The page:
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Am J Physiol Cell Physiol. 2018 Aug 1;315(2):C247-C257. doi: 10.1152/ajpcell.00351.2017. Epub 2018 Apr 25.

Loss of myogenic potential and fusion capacity of muscle stem cells isolated from contractured muscle in children with cerebral palsy.

Author information

The Shirley Ryan AbilityLab, Chicago, Illinois.
Department of Physical Medicine & Rehabilitation, Northwestern University , Chicago, Illinois.
Department of Orthopaedic Surgery, University of California, San Diego, La Jolla, California.
Bioengineering Department, University of California, San Diego, La Jolla, California.
ACEA Biosciences Incorporated, San Diego, California.
Children's Hospital and Health Center , San Diego, California.


Cerebral palsy (CP) is the most common cause of pediatric neurodevelopmental and physical disability in the United States. It is defined as a group of motor disorders caused by a nonprogressive perinatal insult to the brain. Although the brain lesion is nonprogressive, there is a progressive, lifelong impact on skeletal muscles, which are shorter, spastic, and may develop debilitating contractures. Satellite cells are resident muscle stem cells that are indispensable for postnatal growth and regeneration of skeletal muscles. Here we measured the myogenic potential of satellite cells isolated from contractured muscles in children with CP. When compared with typically developing (TD) children, satellite cell-derived myoblasts from CP differentiated more slowly (slope: 0.013 (SD 0.013) CP vs. 0.091 (SD 0.024) TD over 24 h, P < 0.001) and fused less (fusion index: 21.3 (SD 8.6) CP vs. 81.3 (SD 7.7) TD after 48 h, P < 0.001) after exposure to low-serum conditions that stimulated myotube formation. This impairment was associated with downregulation of several markers important for myoblast fusion and myotube formation, including DNA methylation-dependent inhibition of promyogenic integrin-β 1D (ITGB1D) protein expression levels (-50% at 42 h), and ~25% loss of integrin-mediated focal adhesion kinase phosphorylation. The cytidine analog 5-Azacytidine (5-AZA), a demethylating agent, restored ITGB1D levels and promoted myogenesis in CP cultures. Our data demonstrate that muscle contractures in CP are associated with loss of satellite cell myogenic potential that is dependent on DNA methylation patterns affecting expression of genetic programs associated with muscle stem cell differentiation and muscle fiber formation.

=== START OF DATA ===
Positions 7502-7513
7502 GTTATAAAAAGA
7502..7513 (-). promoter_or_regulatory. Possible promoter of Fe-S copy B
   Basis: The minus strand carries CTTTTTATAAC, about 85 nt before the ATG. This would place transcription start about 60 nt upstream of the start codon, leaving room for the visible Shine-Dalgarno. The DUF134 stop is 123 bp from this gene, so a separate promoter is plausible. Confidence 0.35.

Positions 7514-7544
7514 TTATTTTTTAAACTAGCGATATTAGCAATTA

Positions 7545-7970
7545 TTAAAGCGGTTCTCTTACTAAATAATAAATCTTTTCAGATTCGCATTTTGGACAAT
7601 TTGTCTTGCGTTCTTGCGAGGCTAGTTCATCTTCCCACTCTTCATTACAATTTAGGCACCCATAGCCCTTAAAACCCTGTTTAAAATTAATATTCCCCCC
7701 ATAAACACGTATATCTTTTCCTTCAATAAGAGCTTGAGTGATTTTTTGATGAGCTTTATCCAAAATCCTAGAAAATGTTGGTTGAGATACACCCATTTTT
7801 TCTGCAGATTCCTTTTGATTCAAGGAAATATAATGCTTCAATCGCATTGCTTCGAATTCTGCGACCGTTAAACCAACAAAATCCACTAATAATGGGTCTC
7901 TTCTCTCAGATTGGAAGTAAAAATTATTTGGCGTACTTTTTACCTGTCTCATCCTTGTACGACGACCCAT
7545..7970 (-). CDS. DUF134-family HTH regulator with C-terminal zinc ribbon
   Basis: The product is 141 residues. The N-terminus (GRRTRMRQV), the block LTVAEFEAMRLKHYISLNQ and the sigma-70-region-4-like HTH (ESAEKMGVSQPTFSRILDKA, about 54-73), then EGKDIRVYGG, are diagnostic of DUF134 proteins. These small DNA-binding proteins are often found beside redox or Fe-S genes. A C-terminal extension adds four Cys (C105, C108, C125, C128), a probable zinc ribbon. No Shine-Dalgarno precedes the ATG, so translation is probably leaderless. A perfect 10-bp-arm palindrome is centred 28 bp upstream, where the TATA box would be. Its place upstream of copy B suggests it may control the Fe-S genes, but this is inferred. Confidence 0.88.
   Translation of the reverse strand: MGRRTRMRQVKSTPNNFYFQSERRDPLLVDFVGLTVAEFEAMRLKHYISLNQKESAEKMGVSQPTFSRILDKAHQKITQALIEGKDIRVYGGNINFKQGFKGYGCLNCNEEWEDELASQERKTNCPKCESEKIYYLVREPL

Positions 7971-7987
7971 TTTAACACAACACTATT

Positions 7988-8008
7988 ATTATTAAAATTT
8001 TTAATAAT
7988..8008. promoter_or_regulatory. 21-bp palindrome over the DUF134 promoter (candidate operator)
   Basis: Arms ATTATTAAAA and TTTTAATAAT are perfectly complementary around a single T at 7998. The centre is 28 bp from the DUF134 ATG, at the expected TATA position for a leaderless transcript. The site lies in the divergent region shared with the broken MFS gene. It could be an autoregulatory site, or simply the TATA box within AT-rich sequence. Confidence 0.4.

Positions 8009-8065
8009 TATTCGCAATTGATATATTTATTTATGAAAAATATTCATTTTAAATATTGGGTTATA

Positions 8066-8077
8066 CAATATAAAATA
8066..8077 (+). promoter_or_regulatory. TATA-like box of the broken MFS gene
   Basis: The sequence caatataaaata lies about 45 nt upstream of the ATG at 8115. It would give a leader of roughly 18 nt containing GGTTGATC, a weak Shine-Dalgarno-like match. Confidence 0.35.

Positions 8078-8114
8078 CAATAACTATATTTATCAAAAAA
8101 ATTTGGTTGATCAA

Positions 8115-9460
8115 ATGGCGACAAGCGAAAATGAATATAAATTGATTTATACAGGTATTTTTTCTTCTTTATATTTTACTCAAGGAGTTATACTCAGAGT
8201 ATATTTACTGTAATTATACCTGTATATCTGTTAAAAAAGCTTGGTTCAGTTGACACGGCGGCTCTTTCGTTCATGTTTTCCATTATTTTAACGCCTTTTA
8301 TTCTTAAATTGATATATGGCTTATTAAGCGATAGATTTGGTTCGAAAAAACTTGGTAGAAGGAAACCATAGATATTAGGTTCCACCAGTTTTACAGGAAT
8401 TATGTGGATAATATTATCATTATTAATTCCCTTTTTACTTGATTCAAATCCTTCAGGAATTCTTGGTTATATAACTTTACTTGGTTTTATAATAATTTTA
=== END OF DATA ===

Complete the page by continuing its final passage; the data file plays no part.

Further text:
cerebral palsy; contracture; integrins; myoblast; satellite cell

[Available on 2019-08-01]

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